JaraSum Jazz Festival, South Korea
Just returned from a whirlwind few days in Seoul, South Korea, and the nearby Jara Island on Gapyeong, where I was a participant in the inaugural JaraSum Jazz Festival, at which I was scheduled to perform solo piano, followed by a workshop for students on Day 2. As it turned out, many of the festival's initial plans had to be re-arranged at the last minute due to a relentless rain that begin early on Saturday Sept. 11th and didn't let up until Monday morning the 13th. Saturday's events, after much delay, were ultimately postponed for some and cancelled for many, a disappointment for particularly such compatriots as guitarist Mike Stern and a fascinating-sounding world-music/jazz inspired group I was hanging out with called "Asia Spirit", as they were eventually all forced to leave without doing a performance, after much initial waiting around. Still, it was refreshing to hang with them all in the hotel lobby in the JaraSum region we were initially brought to while the organizers decided what to do. It's always amazing how kindred spirits musicians can be with one another - there's certainly something about being in the business of harnessing the moment that makes for an openness and sense of embracing the now that is always very inspiring to be around, especially after devoting so much of my time of late to the other half of the equation: sitting in front of my computer, composing, doing business, practicing, and on and on...
On Saturday later in the day I finally met the organizer whom we called "J.J.", who sadly announced the day's cancellation but asked, since I was scheduled to stayover one more day anyway, if I would perform Sunday instead. I happily agreed. On Sunday, the concert almost didn't happen again - the grounds were still utterly muddy, the rain continued it's drizzle, and they had already decided to consolidate several stages into one large stage, featuring artists originally scheduled for that day along with artists such as myself heldover from the day before.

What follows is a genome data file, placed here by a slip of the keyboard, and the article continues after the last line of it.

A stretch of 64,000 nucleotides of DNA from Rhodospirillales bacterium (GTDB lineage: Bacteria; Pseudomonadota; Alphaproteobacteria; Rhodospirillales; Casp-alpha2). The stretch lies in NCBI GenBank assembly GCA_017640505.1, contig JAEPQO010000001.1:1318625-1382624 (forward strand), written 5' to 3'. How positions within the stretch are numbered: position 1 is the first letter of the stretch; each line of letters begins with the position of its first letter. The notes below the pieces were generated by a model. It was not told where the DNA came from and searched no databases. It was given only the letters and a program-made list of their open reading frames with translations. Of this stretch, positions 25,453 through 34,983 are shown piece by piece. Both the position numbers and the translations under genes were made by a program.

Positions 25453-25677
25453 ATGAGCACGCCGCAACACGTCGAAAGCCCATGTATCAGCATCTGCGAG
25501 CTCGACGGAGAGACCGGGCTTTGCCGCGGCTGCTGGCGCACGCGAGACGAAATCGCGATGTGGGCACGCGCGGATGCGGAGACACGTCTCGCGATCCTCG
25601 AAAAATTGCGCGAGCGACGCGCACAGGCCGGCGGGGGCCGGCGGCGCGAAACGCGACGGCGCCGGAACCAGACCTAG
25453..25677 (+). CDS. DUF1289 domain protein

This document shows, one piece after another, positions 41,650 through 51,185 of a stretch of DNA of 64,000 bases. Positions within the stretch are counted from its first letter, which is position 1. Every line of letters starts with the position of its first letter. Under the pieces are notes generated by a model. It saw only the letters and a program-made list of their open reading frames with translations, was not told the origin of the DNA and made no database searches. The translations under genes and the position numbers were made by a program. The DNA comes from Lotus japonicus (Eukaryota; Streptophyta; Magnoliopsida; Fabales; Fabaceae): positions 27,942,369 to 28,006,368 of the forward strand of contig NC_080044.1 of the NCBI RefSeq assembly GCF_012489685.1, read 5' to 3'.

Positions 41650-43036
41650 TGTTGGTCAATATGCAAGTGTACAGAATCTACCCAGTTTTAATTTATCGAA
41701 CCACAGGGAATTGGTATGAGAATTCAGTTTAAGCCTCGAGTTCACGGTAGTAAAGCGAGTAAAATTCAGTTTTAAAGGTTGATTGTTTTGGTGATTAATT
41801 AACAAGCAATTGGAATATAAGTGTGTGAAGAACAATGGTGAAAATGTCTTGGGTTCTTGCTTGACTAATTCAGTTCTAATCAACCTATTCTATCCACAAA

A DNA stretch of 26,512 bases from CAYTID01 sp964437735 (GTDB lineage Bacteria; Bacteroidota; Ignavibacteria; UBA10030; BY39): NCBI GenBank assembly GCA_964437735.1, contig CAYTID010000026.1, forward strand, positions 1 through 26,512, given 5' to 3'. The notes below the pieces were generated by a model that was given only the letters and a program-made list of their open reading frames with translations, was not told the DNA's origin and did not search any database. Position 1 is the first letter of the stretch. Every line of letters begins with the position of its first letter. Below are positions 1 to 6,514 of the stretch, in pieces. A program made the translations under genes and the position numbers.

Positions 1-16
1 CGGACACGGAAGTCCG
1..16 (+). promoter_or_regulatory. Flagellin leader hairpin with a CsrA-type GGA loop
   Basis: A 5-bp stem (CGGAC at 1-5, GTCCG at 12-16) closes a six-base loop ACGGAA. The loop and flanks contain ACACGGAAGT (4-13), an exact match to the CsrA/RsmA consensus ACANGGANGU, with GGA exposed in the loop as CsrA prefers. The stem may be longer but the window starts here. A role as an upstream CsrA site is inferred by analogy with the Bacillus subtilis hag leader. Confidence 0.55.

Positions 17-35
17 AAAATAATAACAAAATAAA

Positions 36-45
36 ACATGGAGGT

What was ultimately remarkable was that despite the rain, which by the time I performed had reached a literal torrent, a crowd certainly at least in the hundreds still dutifully and passionately sat, some with umbrellas, most with blue raincoats thankfully handed out by festival organizers, for the entire day's festivities. Between each act, the organizers hurriedly swept the stage of vast puddles of water, and on occasion the blue canopy they had erected that day to cover the area where the musicians were performing would swell with water, resulting in random floods around the perimeter of my playing area. As I began my set, there was a particular upsurge of rain, and it got so bad that as I routinely tapped my feet as I played, large splashes of water bounced up all around me. Frankly, I was a little afraid of being electrocuted (!), but they had everything under control, and the crowd was amazingly receptive and dedicated.
This was the first JaraSum Jazz Festival, and if the passionate devotion of the fans and organizers despite the many Nature-based obstacles was a clue, it will not be the last.